Celtic Durrow High Cross

If you are looking for a historic day break, Durrow Abbey provides a wonderful ancient Celtic experience featuring the ancient Durrow <strong>Celtic Cross</strong> as well as other Celtic Cross Slabs exhibited within a conserved church. Durrow is one of Ireland’s most important early Christian monasteries and is considered to be of international importance.

Situated from an hour drive outside of Dublin, Durrow Abbey is the place to enjoy the beauty of the ancient Celtic heritage.

Durrow High Cross

Durrow is the site of the earliest and most important monasteries founded by St Columcille about AD550. The Book of Durrow is an illuminated Gospel manuscript which pre-dates the Book of Kells.

Although the Early Christian monastery no longer exists, physical evidence of its importance remains, as do the anniversaries and festivals in the locality. The renowned Pattern of Durrow still takes place every year in June, the first documented evidence of Pattern festival in the locality dates back to 1463 and has flourished from 1880’s to present day and is now one of the few remaining patterns in Ireland.

Durrow Abbey

I hope you get a sunnier day when you visit.

About 500 metres north of the High Cross one can find a holy well named as St Colmcilles well. Above the entrance of the well is a plaque with AD550 written on it. Nearby, in the woods, stands a Norman motte.

The historic site, including the church and the High Cross, is opened to the public throughout the year and serves a visit for anyone interested in the ancient Celtic heritage.

The High Cross of Durrow stands at 3.60 meters tall. If you would like to purchase a replica of the Celtic Cross of Durrow or view the rest of our authentic Celtic cross jewelry replica crosses visit Celtic Cross Online.

The Pagan Roots of the Celtic Cross

The ancient Celts were first mentioned by early Roman historians in the fifth century BC. They were warlike tribes who lived in the foothills of the Alps in southern France. They gradually expanded their territory and eventually migrated to Britain and Ireland. When we think of Irish Celtic Art, we tend to associate it with these people to arrived on our shores and brought their visual art with them. In particular, we refer to period of artistic expression after they had been Christianized during the early part of the fifth century. This Celtic art is best expressed in the iconic knotwork found in Irish Celtic crosses.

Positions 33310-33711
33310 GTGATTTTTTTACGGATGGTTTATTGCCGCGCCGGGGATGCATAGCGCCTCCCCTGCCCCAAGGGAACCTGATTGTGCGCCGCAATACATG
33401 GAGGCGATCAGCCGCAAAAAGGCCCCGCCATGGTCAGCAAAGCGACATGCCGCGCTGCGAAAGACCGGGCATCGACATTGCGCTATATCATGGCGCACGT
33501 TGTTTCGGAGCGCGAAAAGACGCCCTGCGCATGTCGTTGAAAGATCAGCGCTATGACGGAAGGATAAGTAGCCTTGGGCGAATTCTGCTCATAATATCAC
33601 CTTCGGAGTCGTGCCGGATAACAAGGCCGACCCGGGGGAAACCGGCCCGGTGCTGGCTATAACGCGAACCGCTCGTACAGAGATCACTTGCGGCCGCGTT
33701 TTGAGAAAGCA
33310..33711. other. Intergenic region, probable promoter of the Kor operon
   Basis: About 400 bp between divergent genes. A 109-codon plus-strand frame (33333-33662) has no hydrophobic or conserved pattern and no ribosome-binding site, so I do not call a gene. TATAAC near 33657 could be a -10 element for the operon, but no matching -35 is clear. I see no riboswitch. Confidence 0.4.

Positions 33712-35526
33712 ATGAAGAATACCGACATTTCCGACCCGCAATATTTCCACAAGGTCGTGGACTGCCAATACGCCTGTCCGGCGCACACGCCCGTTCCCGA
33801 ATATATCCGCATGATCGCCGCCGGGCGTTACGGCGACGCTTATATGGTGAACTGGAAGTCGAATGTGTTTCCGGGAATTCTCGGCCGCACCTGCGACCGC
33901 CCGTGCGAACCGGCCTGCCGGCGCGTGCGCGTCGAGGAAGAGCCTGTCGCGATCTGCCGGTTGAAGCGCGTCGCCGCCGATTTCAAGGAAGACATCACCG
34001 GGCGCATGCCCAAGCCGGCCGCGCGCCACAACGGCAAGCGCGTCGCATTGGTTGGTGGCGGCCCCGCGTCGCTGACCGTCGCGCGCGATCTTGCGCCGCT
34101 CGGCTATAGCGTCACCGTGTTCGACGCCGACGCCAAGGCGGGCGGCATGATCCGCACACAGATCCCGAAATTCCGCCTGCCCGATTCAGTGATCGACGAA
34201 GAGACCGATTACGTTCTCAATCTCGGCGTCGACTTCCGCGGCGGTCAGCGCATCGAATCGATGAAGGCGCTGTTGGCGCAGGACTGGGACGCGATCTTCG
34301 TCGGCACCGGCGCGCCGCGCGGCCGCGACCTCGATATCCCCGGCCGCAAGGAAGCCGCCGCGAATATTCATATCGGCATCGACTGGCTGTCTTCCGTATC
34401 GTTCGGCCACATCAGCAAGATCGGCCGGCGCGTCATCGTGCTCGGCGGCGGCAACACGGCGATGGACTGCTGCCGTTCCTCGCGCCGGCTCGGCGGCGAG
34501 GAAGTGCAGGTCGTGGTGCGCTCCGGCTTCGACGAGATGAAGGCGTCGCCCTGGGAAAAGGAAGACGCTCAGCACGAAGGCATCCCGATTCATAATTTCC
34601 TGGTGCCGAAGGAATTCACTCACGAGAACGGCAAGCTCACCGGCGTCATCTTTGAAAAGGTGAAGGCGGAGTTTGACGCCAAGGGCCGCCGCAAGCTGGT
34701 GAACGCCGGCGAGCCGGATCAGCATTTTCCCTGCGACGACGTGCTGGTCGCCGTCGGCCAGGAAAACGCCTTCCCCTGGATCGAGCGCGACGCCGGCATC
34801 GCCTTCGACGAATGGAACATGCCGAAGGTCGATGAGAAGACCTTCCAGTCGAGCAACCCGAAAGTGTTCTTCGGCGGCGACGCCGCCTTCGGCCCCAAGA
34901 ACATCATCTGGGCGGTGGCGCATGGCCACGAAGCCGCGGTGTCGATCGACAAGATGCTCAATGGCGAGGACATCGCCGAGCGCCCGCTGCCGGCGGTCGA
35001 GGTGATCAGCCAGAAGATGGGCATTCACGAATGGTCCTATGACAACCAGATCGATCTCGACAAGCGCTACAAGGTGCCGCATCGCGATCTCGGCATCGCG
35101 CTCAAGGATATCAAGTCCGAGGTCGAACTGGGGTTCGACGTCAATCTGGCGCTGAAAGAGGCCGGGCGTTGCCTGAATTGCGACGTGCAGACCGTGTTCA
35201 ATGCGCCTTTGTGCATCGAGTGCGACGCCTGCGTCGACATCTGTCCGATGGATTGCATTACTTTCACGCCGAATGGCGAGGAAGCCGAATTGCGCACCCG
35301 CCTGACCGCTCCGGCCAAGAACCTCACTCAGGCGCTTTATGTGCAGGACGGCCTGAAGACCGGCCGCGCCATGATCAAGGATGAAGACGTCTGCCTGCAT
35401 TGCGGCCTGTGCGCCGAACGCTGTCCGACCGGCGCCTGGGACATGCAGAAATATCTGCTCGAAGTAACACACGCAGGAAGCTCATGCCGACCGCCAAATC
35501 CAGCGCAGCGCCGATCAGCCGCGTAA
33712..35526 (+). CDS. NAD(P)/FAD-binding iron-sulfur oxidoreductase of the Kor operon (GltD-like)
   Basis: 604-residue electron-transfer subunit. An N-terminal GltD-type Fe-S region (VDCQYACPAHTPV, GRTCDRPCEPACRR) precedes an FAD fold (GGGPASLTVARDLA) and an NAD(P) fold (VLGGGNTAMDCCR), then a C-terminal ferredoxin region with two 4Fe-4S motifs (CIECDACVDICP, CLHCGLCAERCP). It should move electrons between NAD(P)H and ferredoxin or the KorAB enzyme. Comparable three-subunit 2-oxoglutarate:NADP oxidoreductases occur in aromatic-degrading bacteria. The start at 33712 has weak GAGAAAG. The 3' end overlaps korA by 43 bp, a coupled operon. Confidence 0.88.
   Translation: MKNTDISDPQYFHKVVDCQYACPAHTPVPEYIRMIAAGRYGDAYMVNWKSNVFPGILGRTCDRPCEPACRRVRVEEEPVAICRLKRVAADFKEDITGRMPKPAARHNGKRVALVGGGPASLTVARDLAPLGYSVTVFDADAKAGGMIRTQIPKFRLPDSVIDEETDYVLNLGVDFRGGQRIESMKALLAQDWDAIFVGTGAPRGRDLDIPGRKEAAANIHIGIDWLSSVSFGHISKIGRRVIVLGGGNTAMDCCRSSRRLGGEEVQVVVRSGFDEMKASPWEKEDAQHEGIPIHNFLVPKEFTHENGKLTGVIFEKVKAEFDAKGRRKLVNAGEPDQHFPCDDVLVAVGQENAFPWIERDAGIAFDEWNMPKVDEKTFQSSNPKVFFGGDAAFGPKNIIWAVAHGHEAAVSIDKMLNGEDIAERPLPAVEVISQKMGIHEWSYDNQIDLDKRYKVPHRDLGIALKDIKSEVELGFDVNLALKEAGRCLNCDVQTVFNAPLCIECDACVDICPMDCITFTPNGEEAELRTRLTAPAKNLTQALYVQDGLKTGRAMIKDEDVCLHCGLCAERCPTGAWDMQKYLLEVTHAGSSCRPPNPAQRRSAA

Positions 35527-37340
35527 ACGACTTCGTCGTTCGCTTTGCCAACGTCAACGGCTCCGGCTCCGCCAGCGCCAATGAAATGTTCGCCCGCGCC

muiredach celtic cross

Celtic Cross of Muiredach, found at the monastery at Monasterboice, County Louth.

The Celts believed themselves to be part of a complex natural system. Central to this system is the concept of a center or cosmic axis, imagined as an oak tree carrying mistletoe, whose branches support the canopy of heaven and the roots joining the underground world. It thus linked together three superimposed worlds: the Heavens, the Earth of the humans and the Underground world.

The early symbolism of The Cross

Since the fifth century The Celts have used the simplest representation of a cross, a circle and a superimposed cross, to explain the interconnectedness of the world. The cross represents the four major directions, with the circle indicating the limits of territory that surrounds the central point. The cross also suggests the movement of the sun, not only throughout the day from sunrise to sunset, but also its journey through the annual events of solstices and equinoxes.

Dragons and the Celtic Knot

Early Celtic art also incorporates the emblem of the pair of dragons. Intertwining dragons form the basis of the stylized Celtic knot we are so familiar with today. The knotwork was typically used to decorate weapons, especially sword scabbards and shields of Celtic warriors. According to an account of the Welsh Mabinogi, such dragons would have been found on Excalibur, the legendary sword of King Arthur.

Celtic Art and the Celtic Cross

Saint Brigid’s Well in County Kildare

Rather than subdue the pagan world the people of Ireland were won over to Christianity by adopting pagan beliefs and traditions to the new faith. Pagan springs became holy wells and pagan festivals became patterns in the Christian calendar. Even Celtic heroes evolved into Saints. Saint Brigid was a goddess of Pre-Christian Ireland, associated with the spring season, fertility, healing and poetry. The ultimate representation of the evolution of early Celtic Art into Celtic Christian art can be found in the example of the Irish Celtic High Cross. The pattern is arranged vertically with Christ figure in the center representing the connection between the heavenly, terrestrial and infernal worlds. The earliest pagan symbolism reused to represent Christianity. Saint Patrick was a clever fellow.